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Decidability of -1<1/0<1 using the ordered field axioms and first order logic

  1. Aug 31, 2008 #1
    Is the statement -1<1/0<1 decidable using the ordered field/real number axioms and first order logic? I have tried to prove that the statement is either true or false but have had no success since the axioms and theorems only make statements about objects that exist and do not give any clear way to treat those that do not. So I would like to know if it is even possible to prove that the statement is true or false or if it is fundamentally undecidable in the given system. Or alternatively is it possible to derive a contradiction regardless of whether the statement is true or false a la the liar paradox.
  2. jcsd
  3. Sep 1, 2008 #2
    If you assume that 1/0 acts just like the inverse of any other number, then you can show that it cannot exist in any field. (Note that then -1 < 1/0 < 1 is false because the number you called 1/0 doesn't exist)

    Assume that 0 * x = 1 (i.e., that x = 1/0).

    Now we also have that for any number in our field r: r * 0 * x = 0 * x = 1. Also, for all r (even when r is 0), we have (r / r) * 0 * x = 0 * x = 1/r. Which gives us that 1 = 1/r for all r. Since every number has an inverse, including 1/0, we have 1 = 1/(1/0) = 0. Therefore, we have only 1 number in our algebra. Other than not being a field, then is fairly uninteresting. Also, the statement x < y is always false since for any x and y in our algebra, x = y.
  4. Sep 1, 2008 #3
    Looking back on my first post I now see that I did not properly articulate what it was that I was trying to inquire about. I will be more carful next time.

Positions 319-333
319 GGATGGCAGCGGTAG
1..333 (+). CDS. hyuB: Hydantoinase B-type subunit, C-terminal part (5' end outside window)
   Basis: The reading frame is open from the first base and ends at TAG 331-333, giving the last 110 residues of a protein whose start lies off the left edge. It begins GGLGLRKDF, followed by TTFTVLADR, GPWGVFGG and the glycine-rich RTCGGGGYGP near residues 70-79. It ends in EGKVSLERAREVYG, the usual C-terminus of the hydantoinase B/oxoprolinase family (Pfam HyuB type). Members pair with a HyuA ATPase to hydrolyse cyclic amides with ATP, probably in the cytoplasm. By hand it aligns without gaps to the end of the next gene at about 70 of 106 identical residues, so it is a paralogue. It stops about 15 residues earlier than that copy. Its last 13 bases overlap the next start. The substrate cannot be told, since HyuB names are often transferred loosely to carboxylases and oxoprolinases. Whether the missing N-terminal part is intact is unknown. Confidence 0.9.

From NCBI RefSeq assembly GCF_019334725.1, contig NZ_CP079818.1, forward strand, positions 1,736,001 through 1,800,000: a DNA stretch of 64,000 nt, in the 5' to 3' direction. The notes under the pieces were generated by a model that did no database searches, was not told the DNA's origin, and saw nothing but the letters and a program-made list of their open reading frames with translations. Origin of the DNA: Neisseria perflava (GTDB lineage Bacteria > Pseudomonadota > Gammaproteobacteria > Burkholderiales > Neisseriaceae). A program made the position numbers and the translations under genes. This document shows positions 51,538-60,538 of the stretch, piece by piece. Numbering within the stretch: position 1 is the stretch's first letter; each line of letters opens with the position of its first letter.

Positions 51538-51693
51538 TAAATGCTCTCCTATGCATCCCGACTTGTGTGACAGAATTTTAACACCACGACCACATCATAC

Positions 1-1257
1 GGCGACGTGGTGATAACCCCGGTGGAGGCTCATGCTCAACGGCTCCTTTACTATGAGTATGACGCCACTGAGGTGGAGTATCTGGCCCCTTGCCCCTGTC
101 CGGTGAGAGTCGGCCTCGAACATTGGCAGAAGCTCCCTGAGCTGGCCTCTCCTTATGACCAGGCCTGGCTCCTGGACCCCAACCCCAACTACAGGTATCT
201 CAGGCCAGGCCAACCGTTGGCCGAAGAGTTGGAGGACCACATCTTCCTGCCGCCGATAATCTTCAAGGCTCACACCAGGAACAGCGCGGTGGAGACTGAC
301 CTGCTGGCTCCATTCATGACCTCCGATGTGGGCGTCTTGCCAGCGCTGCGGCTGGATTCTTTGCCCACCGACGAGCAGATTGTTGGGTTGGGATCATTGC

I already understand why 1/0 cannot exist in a field, I simply chose it as an example of a nonexistent object when what I am really interested in is the more general case of whether all statements about nonexistent objects are inherently false. While this seems obvious intuitively, I am not sure how derive it rigorously from the given axioms. I am wondering if there is such an axiom in first order logic that simply asserts this, but I am having trouble understanding the Wikipedia article on the topic. I believe that the following formula might shed some light on this issue and am asking for confirmation.

    [tex]Z(t)\rightarrow(\exists xZ(x))[/tex]
    where the expression Z(x) stands for any well-formed forumula with the additional convention that Z(t) stands for the result of substitution of the term t for x in Z(x).
  5. Sep 2, 2008 #4
    If t does not exists, then depending on your interpretation of Z(t), it is either not considered a statement, or it is interpreted as [tex]\exists t Z(t)[/tex], which is false.

    Try reading this Wikipedia article: http://en.wikipedia.org/wiki/Definite_description
  6. Sep 2, 2008 #5


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    If it helps, the following statement is provable from the ordered ring axioms:
    For all x: 0x = 1 implies -1 < x < 1.​
  7. Sep 3, 2008 #6
    What I am interested in knowing is which of these interpretations is part of first-order logic. Or are you saying that first-order logic does not itself specify which of these two interpretations to use and that that decision is left up to a particular model.

    What about the particular case of mathematical analysis which I believe is based on second-order logic? In order for the definition of a limit to mean what we want it to mean, statements about nonexistent objects must be false. (I think) So where does this rule derive from? Does second-order logic make a judgment on the matter of which interpretation to use or does it come from some other foundation of mathematical analysis?
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